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Cytotherapy. 2009;11(5):570-83. doi: 10.1080/14653240903079377.

Mesenchymal stromal cells promote or suppress the proliferation of T lymphocytes from cord blood and peripheral blood: the importance of low cell ratio and role of interleukin-6.

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Laboratory of Experimental Hematology, Institut Jules Bordet, Universite Libre de Bruxelles (ULB), Brussels, Belgium.



Mesenchymal stromal cells (MSC) have been shown to possess immunomodulatory functions and proposed as a tool for managing or preventing graft-versus-host disease (GvHD) as well as promoting clinical transplantation tolerance. We investigated the capacity of human bone marrow (BM) MSC to modulate the proliferation of T cells obtained from peripheral blood (PB) and umbilical cord blood (CB). We addressed the importance of the MSC:T-cell ratio, requirement for cell contact and impact of soluble factors on the MSC-mediated effects. We also analyzed whether regulatory T cells could be modulated by MSC in co-cultures.


The effect of different MSC concentrations on T-cell proliferation induced by allogeneic, mitogenic or CD3/CD28 stimulation was analyzed using bromodeoxyuridine (BrdU) incorporation and carboxyfluorescein diacetate-succinimidyl ester (CFDA-SE) labeling. The level of regulatory T cells was assessed using quantitative real-time polymerase chain reaction (PCR) and flow cytometry analysis.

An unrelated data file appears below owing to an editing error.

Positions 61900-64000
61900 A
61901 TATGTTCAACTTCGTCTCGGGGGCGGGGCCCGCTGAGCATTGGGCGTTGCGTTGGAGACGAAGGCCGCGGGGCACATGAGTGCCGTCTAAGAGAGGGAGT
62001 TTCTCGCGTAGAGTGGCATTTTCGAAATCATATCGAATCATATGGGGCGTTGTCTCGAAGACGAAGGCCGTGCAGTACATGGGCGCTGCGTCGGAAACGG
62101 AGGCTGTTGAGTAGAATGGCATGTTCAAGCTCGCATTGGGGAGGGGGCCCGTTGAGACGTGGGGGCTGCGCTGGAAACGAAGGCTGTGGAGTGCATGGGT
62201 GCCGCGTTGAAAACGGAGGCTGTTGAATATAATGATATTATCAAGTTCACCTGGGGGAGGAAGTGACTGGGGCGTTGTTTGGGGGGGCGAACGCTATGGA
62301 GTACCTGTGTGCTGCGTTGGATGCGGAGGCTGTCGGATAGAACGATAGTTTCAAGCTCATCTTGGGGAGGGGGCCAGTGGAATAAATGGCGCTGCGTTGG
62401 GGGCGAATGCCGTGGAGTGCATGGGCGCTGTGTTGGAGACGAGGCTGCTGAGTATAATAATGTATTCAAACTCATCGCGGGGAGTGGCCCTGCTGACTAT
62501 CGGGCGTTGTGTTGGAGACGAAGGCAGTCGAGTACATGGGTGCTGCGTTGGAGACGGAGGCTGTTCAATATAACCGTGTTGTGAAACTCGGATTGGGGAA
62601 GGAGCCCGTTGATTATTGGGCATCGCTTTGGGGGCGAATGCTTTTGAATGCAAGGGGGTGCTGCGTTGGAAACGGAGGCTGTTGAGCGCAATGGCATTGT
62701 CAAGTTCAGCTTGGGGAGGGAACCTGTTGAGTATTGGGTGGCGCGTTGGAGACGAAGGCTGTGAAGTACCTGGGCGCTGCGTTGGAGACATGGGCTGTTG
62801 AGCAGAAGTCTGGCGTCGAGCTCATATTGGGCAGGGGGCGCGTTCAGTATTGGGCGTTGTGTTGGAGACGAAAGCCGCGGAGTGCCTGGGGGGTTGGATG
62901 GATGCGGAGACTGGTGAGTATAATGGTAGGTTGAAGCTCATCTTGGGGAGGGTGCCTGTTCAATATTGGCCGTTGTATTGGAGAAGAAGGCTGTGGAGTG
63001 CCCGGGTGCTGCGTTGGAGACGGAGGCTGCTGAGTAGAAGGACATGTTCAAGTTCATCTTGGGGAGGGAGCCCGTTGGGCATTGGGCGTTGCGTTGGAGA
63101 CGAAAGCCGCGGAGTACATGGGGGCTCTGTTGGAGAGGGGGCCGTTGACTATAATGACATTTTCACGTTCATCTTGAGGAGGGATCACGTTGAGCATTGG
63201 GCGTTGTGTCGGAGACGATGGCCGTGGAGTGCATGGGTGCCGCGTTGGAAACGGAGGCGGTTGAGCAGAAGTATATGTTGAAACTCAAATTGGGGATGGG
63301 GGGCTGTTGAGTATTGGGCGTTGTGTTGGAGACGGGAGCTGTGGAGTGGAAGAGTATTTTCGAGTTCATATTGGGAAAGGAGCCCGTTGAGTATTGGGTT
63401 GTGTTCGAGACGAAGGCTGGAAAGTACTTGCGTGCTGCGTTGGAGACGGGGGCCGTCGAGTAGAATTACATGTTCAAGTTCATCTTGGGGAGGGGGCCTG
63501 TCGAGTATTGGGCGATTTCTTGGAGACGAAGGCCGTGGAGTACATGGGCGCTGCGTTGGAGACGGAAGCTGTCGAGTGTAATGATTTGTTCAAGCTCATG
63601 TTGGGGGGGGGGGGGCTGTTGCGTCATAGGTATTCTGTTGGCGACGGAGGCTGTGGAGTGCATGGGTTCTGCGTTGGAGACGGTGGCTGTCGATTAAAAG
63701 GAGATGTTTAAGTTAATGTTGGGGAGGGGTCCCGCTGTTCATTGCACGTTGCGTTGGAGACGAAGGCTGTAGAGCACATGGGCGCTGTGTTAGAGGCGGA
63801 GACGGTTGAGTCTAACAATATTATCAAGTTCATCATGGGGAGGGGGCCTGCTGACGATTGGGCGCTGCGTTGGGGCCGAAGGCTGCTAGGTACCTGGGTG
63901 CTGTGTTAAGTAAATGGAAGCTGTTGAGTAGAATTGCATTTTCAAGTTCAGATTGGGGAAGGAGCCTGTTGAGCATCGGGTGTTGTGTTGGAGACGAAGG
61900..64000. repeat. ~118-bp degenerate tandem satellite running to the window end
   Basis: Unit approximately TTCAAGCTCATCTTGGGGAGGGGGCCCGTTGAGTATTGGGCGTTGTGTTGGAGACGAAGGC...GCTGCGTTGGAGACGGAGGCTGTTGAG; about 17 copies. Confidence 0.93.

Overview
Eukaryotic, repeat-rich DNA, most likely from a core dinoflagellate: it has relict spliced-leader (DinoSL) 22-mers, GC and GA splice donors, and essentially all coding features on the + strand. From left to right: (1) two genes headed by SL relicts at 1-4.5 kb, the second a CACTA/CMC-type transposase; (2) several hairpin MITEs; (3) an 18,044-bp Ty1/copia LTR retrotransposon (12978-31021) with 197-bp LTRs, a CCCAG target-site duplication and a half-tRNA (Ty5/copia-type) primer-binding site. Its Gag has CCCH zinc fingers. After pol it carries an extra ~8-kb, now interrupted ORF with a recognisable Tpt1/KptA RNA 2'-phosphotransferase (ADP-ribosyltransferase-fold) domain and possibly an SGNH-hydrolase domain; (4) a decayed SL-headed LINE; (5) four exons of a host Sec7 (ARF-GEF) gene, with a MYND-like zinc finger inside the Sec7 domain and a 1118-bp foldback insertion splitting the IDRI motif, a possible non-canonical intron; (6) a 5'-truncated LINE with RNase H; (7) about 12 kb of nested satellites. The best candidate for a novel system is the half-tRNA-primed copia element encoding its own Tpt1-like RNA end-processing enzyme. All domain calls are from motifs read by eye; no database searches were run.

MSC induced a dose- and contact-dependent inhibition of T-cell proliferation but lymphocytes from CB and PB were differentially affected. At low concentrations, MSC supported both CB and PB T-cell proliferation, rather than inhibiting their proliferation. This supportive effect was contact independent and soluble factors such interleukin-6 (IL-6) appeared to be involved. Interestingly, among the expanded T-cell population in both CB and PB, regulatory T cells were increased and were a part of the new cells promoted by MSC at low doses.


MSC represent an attractive tool for reducing the lymphocyte response by inhibiting T-cell activation and proliferation as well as promoting tolerance by maintaining and promoting the expansion of regulatory cells. Nevertheless, the dual ability of MSC to either sustain or suppress T-cell proliferation according to conditions should be considered in the context of clinical applications.

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